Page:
In particular, the teaching and learning methods include the use of two-hour weekly lectures to illustrate the theory, supported by one-hour tutorials, which will demonstrate the practical application of such theory, take on specific exercises and problem sets and analyse the requirements for the course work. Lecture notes will be made available and regular exercises will be set to test students’ understanding on an on-going basis. The students will be separated into groups of 1-3 people and work together to discuss case studies and problems presented in class. This will enhance class participation and help the students assimilate ideas and develop communication skills.

The learning and teaching methods include:

Lectures (2 hours per weekx11 weeks = 22 conduct hours with discussion)
Tutorials (1 hour per weekx11 weeks = 11 conduct hours of problem solving and discussion)
Heavy in-class interaction to determine the theoretical and empirical relations in banking and money.
Assignment in a specific topic from a list given to students that will allow students to demonstrate expertise in a more focused subject

Assessment Strategy

The assessment will be made on the basis of a 2 hour examination and an essay-type group work.

The 2-hour examination (60% of the total mark) will be a standard closed book examination, with material coming directly from the module content. The broader topics for the questions will be covered during the lectures and the tutorials. The problems will be similar to those found at the end of the chapter of the main reading and the answers will be short essays/ simple math.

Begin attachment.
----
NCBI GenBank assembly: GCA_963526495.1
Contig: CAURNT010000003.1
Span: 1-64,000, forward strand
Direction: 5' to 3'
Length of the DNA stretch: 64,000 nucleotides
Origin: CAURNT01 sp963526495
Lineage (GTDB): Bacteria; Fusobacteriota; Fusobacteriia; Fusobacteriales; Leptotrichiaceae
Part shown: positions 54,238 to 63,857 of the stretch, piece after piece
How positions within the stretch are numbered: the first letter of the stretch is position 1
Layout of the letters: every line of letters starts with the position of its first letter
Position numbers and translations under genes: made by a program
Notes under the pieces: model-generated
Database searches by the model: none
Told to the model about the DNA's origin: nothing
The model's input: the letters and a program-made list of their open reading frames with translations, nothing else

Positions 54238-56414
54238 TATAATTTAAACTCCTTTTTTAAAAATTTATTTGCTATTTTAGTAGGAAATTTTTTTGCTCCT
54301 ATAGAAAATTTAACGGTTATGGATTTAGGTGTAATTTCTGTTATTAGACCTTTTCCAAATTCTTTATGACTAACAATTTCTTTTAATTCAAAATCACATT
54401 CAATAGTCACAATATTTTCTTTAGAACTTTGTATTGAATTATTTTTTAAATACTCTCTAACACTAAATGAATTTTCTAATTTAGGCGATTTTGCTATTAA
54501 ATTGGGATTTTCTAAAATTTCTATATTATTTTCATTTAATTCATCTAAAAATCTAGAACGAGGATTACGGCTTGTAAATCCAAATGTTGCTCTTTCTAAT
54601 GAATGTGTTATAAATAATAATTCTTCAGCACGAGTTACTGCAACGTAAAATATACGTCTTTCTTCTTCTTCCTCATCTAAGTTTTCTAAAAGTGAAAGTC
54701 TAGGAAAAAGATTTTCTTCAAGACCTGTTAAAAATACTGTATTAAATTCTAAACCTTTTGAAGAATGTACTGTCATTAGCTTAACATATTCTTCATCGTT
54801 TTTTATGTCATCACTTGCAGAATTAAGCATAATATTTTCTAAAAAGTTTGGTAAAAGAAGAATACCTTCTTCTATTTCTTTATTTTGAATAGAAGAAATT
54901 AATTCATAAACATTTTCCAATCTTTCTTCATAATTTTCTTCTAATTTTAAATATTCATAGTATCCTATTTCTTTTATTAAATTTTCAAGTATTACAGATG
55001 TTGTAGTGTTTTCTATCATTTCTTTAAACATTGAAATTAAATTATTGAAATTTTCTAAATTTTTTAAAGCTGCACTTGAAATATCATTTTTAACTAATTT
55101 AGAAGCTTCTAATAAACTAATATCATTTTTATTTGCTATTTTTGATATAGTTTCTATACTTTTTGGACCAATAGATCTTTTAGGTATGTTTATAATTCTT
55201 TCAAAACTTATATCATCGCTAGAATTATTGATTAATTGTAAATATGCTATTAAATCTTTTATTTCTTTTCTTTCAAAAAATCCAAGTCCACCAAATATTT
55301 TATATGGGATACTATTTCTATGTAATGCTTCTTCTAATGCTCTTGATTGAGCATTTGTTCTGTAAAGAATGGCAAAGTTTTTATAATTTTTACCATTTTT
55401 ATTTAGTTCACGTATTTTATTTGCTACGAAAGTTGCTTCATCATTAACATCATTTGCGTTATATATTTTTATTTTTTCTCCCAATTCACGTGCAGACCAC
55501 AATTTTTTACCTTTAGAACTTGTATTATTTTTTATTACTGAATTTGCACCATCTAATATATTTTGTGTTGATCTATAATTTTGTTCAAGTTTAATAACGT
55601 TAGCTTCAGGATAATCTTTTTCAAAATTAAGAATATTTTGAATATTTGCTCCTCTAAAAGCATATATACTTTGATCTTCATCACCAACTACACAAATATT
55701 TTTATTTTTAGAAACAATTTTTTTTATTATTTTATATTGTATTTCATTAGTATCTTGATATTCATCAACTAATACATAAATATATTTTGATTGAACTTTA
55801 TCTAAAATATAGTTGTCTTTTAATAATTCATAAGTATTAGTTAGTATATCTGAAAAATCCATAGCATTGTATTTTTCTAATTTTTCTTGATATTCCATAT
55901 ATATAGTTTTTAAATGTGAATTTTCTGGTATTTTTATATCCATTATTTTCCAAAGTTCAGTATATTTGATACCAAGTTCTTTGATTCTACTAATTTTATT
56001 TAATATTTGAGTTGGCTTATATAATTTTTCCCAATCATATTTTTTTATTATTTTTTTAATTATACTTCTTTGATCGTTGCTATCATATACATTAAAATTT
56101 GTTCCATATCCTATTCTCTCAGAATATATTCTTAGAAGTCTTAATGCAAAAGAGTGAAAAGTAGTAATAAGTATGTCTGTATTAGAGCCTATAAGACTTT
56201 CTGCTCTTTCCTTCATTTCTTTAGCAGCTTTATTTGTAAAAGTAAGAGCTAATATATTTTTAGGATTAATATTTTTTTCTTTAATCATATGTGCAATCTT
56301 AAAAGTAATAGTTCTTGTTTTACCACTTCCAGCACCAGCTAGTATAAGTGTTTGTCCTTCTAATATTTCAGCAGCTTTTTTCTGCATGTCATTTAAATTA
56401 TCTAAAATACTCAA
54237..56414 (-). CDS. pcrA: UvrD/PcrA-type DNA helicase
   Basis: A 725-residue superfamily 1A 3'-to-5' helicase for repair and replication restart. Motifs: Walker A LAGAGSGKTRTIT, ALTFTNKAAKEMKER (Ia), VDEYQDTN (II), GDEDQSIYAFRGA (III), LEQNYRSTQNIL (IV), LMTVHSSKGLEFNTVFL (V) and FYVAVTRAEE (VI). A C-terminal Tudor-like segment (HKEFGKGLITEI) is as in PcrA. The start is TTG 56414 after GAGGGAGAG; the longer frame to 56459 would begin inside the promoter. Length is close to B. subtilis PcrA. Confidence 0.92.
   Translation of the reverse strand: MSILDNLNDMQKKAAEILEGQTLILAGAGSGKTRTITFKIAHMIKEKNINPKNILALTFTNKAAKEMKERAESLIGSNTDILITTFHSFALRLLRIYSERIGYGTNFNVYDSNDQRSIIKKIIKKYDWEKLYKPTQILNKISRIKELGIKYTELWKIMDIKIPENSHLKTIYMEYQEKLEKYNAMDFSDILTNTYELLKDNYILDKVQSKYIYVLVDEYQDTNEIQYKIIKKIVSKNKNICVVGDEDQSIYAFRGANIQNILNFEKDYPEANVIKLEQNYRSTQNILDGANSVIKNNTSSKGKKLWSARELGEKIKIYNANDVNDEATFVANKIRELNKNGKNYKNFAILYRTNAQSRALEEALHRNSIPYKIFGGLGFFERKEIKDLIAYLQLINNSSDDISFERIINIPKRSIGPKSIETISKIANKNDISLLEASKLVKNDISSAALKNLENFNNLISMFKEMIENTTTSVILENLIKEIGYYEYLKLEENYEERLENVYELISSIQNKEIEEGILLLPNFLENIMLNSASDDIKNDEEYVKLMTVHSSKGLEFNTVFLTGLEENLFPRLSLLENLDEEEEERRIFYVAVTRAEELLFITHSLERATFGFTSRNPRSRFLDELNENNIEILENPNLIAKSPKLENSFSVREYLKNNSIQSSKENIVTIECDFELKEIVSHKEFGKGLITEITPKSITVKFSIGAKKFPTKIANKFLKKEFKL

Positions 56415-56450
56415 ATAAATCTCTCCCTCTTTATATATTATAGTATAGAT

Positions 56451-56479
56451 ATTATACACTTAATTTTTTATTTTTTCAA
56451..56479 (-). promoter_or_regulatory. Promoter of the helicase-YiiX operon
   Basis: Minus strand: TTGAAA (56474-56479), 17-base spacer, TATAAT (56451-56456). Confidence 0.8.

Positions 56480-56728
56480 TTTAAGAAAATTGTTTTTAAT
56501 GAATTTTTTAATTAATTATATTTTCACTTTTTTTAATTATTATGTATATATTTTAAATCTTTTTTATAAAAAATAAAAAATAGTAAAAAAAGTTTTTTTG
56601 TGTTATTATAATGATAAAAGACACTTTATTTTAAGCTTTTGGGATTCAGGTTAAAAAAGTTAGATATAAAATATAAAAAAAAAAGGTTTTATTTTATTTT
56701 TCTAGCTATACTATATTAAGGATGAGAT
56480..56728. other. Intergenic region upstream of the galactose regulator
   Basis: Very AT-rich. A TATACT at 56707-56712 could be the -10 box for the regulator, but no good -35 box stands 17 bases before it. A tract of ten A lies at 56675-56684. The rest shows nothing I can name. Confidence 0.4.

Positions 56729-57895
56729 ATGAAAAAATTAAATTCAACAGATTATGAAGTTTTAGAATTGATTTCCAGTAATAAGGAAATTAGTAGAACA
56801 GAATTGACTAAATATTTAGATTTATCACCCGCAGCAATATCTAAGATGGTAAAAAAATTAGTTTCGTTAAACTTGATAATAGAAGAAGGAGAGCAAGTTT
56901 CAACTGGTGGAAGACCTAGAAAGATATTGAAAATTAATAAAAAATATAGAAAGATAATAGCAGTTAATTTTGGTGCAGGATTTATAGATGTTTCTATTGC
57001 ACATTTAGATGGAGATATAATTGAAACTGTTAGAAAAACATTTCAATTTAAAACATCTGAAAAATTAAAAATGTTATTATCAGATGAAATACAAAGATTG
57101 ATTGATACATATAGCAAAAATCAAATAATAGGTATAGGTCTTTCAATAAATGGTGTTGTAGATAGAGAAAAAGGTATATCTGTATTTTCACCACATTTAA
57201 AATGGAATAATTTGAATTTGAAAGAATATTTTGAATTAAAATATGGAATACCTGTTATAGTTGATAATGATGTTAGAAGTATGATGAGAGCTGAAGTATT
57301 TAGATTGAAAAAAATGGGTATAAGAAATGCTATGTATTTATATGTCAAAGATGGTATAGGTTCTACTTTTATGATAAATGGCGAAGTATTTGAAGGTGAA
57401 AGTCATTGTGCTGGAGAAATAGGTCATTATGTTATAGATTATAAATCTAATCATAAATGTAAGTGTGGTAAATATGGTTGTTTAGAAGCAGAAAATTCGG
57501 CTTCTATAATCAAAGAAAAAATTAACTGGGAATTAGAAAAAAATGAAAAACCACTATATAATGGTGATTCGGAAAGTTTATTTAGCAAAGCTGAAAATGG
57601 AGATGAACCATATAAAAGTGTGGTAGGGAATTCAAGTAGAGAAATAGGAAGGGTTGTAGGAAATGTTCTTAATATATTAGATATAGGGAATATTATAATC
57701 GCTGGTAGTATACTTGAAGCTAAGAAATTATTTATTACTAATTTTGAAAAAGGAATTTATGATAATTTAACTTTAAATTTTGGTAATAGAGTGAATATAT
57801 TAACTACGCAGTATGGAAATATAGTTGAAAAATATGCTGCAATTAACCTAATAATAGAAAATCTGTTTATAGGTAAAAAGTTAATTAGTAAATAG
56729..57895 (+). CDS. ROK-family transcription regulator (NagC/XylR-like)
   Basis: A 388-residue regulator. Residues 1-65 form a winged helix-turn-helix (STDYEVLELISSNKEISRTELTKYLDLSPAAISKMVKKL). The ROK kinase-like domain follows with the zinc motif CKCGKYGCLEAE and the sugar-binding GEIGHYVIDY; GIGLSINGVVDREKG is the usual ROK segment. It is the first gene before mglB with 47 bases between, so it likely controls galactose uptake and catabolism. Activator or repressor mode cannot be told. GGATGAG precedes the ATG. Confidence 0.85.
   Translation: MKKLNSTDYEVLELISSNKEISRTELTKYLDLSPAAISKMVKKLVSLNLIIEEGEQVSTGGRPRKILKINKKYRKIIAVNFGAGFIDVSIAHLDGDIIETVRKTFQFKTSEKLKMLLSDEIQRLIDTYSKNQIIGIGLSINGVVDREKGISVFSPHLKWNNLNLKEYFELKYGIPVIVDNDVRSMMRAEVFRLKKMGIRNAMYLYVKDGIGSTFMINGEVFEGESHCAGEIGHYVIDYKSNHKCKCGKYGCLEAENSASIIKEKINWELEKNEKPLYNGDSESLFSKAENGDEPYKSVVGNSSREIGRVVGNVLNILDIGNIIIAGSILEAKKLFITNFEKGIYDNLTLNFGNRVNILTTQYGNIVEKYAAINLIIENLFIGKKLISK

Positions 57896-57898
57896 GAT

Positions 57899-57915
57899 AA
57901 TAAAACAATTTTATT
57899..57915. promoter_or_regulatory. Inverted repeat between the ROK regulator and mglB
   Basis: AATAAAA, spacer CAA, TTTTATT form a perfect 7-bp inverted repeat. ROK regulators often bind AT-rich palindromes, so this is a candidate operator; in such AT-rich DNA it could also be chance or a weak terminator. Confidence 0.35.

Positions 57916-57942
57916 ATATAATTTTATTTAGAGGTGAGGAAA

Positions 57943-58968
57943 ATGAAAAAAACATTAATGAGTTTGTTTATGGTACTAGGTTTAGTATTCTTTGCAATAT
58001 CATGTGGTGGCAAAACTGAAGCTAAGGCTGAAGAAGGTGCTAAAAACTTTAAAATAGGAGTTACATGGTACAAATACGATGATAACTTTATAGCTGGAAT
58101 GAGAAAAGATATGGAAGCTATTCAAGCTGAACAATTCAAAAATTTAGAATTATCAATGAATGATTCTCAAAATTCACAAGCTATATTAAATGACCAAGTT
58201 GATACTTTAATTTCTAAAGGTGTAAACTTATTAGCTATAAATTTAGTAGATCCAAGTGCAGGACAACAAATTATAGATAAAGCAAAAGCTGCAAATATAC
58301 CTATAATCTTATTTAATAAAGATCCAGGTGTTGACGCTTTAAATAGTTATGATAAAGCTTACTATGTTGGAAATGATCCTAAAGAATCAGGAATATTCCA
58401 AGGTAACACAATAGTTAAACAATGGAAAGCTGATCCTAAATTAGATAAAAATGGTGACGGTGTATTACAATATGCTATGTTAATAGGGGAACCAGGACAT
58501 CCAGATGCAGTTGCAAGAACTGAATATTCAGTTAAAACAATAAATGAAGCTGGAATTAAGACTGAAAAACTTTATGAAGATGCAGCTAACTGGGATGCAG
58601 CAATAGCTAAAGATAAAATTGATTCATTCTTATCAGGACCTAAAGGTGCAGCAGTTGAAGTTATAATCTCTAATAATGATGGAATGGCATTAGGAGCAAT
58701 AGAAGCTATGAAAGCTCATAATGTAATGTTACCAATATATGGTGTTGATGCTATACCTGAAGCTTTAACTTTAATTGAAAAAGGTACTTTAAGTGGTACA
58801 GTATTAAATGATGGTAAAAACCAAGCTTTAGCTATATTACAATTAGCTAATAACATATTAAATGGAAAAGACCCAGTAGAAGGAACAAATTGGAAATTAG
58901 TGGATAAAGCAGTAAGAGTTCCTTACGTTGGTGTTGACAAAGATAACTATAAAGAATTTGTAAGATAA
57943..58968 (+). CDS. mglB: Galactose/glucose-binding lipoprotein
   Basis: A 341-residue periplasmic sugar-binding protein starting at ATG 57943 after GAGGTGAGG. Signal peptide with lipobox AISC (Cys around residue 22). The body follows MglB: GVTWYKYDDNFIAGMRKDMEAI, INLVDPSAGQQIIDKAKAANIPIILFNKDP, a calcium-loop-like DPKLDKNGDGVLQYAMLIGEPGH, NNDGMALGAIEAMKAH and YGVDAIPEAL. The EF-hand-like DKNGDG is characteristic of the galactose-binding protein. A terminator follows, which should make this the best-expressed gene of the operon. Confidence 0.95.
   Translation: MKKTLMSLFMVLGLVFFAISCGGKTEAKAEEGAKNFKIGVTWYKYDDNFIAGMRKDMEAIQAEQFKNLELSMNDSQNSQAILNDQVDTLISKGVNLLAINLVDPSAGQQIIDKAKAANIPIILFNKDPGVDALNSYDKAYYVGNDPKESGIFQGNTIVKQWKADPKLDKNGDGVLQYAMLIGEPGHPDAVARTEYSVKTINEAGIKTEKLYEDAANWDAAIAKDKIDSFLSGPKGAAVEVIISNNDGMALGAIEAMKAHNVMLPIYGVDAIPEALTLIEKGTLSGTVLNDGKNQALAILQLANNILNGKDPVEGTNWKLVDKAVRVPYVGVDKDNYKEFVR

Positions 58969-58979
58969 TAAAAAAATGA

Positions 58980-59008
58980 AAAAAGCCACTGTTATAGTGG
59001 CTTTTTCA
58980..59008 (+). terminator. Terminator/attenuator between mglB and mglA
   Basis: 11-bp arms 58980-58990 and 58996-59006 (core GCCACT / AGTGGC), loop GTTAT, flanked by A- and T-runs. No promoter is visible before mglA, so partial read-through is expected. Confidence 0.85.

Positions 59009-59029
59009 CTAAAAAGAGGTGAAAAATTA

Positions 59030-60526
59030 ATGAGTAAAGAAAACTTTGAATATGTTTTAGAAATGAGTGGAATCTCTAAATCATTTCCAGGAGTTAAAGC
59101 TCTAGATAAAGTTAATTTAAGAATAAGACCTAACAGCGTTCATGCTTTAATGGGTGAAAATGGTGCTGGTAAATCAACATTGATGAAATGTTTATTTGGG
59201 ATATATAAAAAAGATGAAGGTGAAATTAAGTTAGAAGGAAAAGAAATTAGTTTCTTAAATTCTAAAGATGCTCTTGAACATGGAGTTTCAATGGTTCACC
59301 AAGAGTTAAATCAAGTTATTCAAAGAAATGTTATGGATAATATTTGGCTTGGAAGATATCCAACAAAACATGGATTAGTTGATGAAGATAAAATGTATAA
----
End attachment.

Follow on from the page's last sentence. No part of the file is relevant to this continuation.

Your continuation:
For the coursework (40% of the total mark), the students will be divided into groups of three students (subject to re-examination based on the final number of students). Each group will be responsible for the delivery of an essay. The essays will be presented in the last two weeks of the course. The topic of the essay must be very specific and the theme must analyse a relationship between 2-3 elements in banking and money. The topic must be agreed between the groups and the lecturer in the first 2-3 weeks of the course. This coursework is essential for third year students of an elective module, so as to gain significant and specialized insights into a topic that is of particular interest to them. In line with the methods of teaching, this would give the students the opportunity to present their findings to the class, which promotes participation and enhances communication skills that are crucial in the field. The essay will be due in the day of the presentation (last two weeks of class).

Thus, the summative assessment for this module consists of:

A 3,000 assignment completed by a group of students (40% of final grade)
A final exam (60% of final grade)

Formative assessment and feedback

Students will receive:

Verbal feedback in tutorials and during office hours.
Verbal and written feedback on their assignments.
Any other feedback where needed.

Reading list

Reading list for BANKING AND MONEY :

Please note that the information detailed within this record is accurate at the time of publishing and may be subject to change. This record contains information for the most up to date version of the programme / module for the 2017/8 academic year.